Twitter allows location targeting of promoted tweets
The coders over at Twitter have been busy lately, introducing a rash of new features and capabilities. Internet Retailer reports that Twitter rolled out an enhancement to its promoted tweet product that lets marketers deliver promoted tweeets to categories of consumers without all followers seeing them. Up until now, promoted tweets were visible to all the followers of a company’s account. “What if you want to make an offer just to New York Twitter users?” asked Twitter product manager Kevin Weil. “Today (July 19), we’re introducing targeted tweets, an enhancement that enables brands to reach specified audiences on twitter without first sending a tweet to all followers.”
Given that companies listed in the Fortune Global 100 are mentioned online on Twitter more than anywhere else—and that 82% of those companies have at least one Twitter account (all according to the Burson-Marstellar Global Social Media Check-Up, reported by MediaBistro’s AllTwitter)—expect companies to take advantage of these new features.
Is this the Holy Grail of social media measurement for PR?
A cross-industry effort by multipe PR trade groups has resulted in significant progress toward establishing standards for measuring social media. That’s a huge deal, since multiple surveys continue to report that ongoing struggles to measure social media remain one of the biggest obstacles to more widespread adoption. The coalition—the International Association for the Measurement and Evaluation of Communication (AMEC)—has been working on this for a couple years, releasing its Barcelona Principles in 2010 and Valid Metrics Framework last year. Now they’ve identified six priorities and has completed work on the first, content sourcing and methods; a source-and-methods transparency table is ready to use. The other five categories: research and impressions, engagement, influence and relevance, opinion and advocacy, and impact and value. Details are on the New York Times piece. “Referral traffic from Facebook has steadily increased since January 2011, surpassing referral traffic from Google for the first time in May, and dipping again in June. In May, Facebook generated 61 million referrals to published digital content while Google search generated 58 million referrals.”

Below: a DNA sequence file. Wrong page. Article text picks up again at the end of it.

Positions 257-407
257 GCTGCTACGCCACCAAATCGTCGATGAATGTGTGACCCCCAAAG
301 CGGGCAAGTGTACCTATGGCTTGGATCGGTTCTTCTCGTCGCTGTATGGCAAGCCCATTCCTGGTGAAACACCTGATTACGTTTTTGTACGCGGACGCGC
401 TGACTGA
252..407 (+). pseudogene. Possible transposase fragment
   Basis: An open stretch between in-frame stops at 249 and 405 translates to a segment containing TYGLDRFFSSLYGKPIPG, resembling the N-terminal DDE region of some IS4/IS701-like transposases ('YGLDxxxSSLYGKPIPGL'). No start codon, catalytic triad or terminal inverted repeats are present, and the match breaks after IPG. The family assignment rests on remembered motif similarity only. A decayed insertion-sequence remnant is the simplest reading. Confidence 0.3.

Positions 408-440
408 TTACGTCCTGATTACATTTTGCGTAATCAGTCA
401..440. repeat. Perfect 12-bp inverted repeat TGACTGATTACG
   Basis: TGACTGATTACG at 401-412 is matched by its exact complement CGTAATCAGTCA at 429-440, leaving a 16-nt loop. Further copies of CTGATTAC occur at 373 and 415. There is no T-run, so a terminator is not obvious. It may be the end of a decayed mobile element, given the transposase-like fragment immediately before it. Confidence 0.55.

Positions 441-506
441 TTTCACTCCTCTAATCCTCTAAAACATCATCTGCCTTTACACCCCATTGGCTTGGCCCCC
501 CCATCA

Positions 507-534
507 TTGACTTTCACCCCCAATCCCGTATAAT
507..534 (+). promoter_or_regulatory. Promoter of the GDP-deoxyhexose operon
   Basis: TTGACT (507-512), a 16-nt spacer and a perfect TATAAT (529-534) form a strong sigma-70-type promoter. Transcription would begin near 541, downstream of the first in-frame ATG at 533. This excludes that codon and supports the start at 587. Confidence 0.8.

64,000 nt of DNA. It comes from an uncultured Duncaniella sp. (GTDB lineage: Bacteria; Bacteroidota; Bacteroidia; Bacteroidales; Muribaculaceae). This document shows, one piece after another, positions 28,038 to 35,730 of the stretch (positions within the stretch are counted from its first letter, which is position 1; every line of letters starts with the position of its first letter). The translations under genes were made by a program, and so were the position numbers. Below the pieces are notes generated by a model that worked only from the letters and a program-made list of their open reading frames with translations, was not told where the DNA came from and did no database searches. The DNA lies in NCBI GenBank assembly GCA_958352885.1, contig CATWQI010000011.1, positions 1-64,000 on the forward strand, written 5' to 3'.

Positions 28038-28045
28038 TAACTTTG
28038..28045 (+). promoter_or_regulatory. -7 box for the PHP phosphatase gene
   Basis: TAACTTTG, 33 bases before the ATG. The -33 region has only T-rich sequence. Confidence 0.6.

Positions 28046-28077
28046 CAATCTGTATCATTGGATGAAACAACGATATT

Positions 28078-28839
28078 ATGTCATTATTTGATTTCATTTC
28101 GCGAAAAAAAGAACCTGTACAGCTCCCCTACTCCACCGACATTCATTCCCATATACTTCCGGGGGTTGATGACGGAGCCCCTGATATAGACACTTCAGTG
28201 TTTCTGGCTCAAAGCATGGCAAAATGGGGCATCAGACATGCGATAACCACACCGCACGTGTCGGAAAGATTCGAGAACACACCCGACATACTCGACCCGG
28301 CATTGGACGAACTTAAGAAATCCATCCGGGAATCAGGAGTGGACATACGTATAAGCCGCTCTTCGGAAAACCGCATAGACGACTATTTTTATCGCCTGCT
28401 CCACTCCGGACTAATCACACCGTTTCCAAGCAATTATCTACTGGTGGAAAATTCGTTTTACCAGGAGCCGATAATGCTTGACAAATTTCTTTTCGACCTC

SoundGecko aims to reinvent radio with text-to-MP3
Let’s wrap the Wrap with an intriguing tool from an Australian startup. SoundGecko wants to bring news articles to lilfe by producing an MP3 from a URL, so you can listen to the article from anywhere you like. The company’s founder—Long Zheng, the same guy behind the MetroTwit Twitter interface that emulates the Windows Phone metro look—likes podcasts but wants “a way to listen to exactly what I wanted and when I wanted.” According to The Verge, “the service delivers an MP3 recording within 30 seconds to an email address, available for download or accessible via an iPhone app.” Do you see any potential use for business content? Could be.